Flavor Notes by Robert Rich: Food, Wine, Restaurants & Recipes


Mini Restaurant Reviews
short takes and editorials

Kampai House

by Robert Rich, November 2006

Sometimes I go out to try a new restaurant, and after dinner I can't quite figure out what I think. Sometimes, this occurs when a restaurant can't quite decide which of it's own strengths to focus on. When restaurants don't know their own strengths, they sometimes use a shotgun approach, trying to please a wide swath of the public with various disparate features. When a restaurant bills itself as "fusion" then I have a good clue that such confusion could reign.

Kampai House advertises Japanese fusion, and the roomy modernist interior feels like a cross between a nightclub, casual dining room and sushi bar, with a high-tech wink towards a traditional tatami room along one side. The long yellow laquered sushi bar curves like a giant surf board, with two-level open kitchen behind: sushi chefs in front, and gleaming stainless steel glass-enclosed prep kitchen half-exposed behind them.

In a bizarre post-modern decorative touch, several large flat screen video monitors decorate the room, both above the sushi bar and along the side. Cameras point at the hands of the sushi chefs, as their handiwork echoes upon screens across the room. (I think a video of a past sushi-making session was playing at the time of our visit.)

Upon sitting at the sushi bar, our greeter asked if we wanted any cocktails from their specialty mixed drink menu, and explained that Kampai was trying to create a fusion of Japanese traditonal ingredients with western style platings. She graciously talked us through the long laminated menus, showing us the back of one card with sushi, another with fusion house specials, another with lunch items. The slightly confusing menus echoed the splatter of ideas that mingled together in the room. Yet our server handled the whole mash gracefully and with friendly aplomb.

We ate lightly this first visit, ordering only a nigiri sushi platter ($19) and seared duck salad ($12). This gave us samples both of the traditional and fusion menus. Sitting at the bar, we could watch as the three sushi chefs assembled some extraordinarily beautiful orders for others in the sparsley populated restaurant. We saw a plate of sashimi arranged in a row of raw fish slices interspersed with slices of kiwi fruit, edged with double lines of a mayonaise-mustard blend and Sriracha sauce (a spicy tomato based sauce from Thailand -- or so it appeared, it may have been ketchup.) Another sushi combination came plated on a white elongated curving hybrid between a bowl and a plate, with stacks of lacy shredded white daikon and sculptural vertical decorations of green onion.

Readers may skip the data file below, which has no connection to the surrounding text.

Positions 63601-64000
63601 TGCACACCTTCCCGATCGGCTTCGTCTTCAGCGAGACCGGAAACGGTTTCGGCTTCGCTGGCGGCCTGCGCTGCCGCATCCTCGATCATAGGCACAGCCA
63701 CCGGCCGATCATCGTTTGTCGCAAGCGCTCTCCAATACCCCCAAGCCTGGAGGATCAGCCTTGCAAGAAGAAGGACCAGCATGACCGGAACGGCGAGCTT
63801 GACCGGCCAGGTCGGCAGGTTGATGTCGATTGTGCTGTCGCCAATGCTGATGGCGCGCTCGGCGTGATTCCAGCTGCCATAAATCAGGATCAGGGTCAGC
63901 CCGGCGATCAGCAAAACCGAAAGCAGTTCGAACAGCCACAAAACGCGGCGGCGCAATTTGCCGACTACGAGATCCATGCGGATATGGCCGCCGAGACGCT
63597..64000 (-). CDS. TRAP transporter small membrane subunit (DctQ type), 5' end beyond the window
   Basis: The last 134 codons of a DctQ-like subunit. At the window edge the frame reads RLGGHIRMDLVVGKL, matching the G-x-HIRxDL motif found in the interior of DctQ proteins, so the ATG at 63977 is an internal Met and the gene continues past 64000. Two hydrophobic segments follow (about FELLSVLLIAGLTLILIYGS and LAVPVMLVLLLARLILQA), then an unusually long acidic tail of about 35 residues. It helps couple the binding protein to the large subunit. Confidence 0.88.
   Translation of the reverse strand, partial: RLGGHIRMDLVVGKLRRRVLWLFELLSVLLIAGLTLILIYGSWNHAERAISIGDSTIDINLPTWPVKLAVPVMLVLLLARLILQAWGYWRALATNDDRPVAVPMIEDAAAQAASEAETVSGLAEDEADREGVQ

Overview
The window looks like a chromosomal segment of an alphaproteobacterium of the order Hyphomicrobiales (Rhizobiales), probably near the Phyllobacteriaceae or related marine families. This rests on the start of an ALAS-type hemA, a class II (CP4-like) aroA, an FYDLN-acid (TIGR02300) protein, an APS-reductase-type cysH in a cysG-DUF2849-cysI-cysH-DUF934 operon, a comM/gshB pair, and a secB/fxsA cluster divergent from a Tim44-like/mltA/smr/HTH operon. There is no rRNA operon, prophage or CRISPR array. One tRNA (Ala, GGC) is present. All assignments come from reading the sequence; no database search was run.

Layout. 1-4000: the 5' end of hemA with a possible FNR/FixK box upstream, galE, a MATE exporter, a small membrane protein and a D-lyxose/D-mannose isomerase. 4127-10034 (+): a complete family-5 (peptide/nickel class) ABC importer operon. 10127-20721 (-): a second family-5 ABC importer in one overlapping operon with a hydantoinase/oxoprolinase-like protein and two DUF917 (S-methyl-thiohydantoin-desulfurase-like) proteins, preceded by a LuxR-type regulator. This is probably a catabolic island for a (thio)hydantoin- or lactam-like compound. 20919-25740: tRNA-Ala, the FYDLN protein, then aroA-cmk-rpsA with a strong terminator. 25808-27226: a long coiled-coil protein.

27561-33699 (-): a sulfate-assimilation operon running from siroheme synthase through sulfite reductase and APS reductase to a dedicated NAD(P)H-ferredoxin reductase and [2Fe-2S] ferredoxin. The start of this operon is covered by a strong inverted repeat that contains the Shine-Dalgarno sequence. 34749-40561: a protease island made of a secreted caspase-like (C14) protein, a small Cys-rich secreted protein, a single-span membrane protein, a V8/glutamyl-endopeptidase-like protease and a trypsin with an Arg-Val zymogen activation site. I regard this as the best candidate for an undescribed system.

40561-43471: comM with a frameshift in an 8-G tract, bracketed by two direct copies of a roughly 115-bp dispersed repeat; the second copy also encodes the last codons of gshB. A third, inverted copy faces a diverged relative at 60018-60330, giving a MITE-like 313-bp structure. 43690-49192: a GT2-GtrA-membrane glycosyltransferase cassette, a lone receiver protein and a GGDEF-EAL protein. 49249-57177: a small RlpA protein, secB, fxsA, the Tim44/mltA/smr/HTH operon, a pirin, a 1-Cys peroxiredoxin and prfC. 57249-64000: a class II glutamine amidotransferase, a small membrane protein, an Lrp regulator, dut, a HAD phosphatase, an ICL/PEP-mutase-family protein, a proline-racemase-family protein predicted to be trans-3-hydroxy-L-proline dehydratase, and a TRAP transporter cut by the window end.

The menu described our Donald's duck salad as "duck, asian greens, rice noodles, and myoga ginger, with spicy mustard dressing." What we got resembled a Caesar salad, with chopped romaine lettuce and a slightly spicy creamy dressing. Five or six thin slices of seared duck breast lay on top, with five-spice seasoning. The duck was tender and savory, making a flavorful counterpoint to the greens. The rice noodles added a neutral addition.

The nigiri platter came beautifully plated, with a carnival of multicolored fish, sprouts (pea or mustard?), shredded daikon and a real shiso leaf. For those who eat sushi and recognize those little green plastic leafy shapes, shiso leaves are what those plastic cut-outs replace. Shiso tastes like a cross between parsley and mint, with a hint of pepper and basil. It freshens the palate perfectly with sushi, and I like to see a restaurant that uses the real thing.

I was a bit surprised to see draft beers priced at $5 (small - about 12 oz.) and $8 (large - about 20 oz.) Beer and sushi make a perfect combination, and I think Kampai would have more sales if they priced their beers a dollar or two less. The wine list has a few affordable choices that would pair well with this food, such as Covey Run Gewürtztraminer for $22. Hot sake starts at $5 and $8 for small and large, with specialty sakes range from $13 to $65.

Overall I wanted to like Kampai, and I thought their presentation and service were excellent. The price felt a bit steep in the end, when matched to the flavors, but not far out of line in today's market. Although I wasn't totally wowed (and I don't feel an urge to return often) over time I could learn to appreciate this chic urban fish-out-of-water, sitting in a strip mall in the middle of Sunnyvale. But I could live without the TV screens.

Kampai House
595 E El Camino Real
Sunnyvale, CA 94087
(408) 830-0628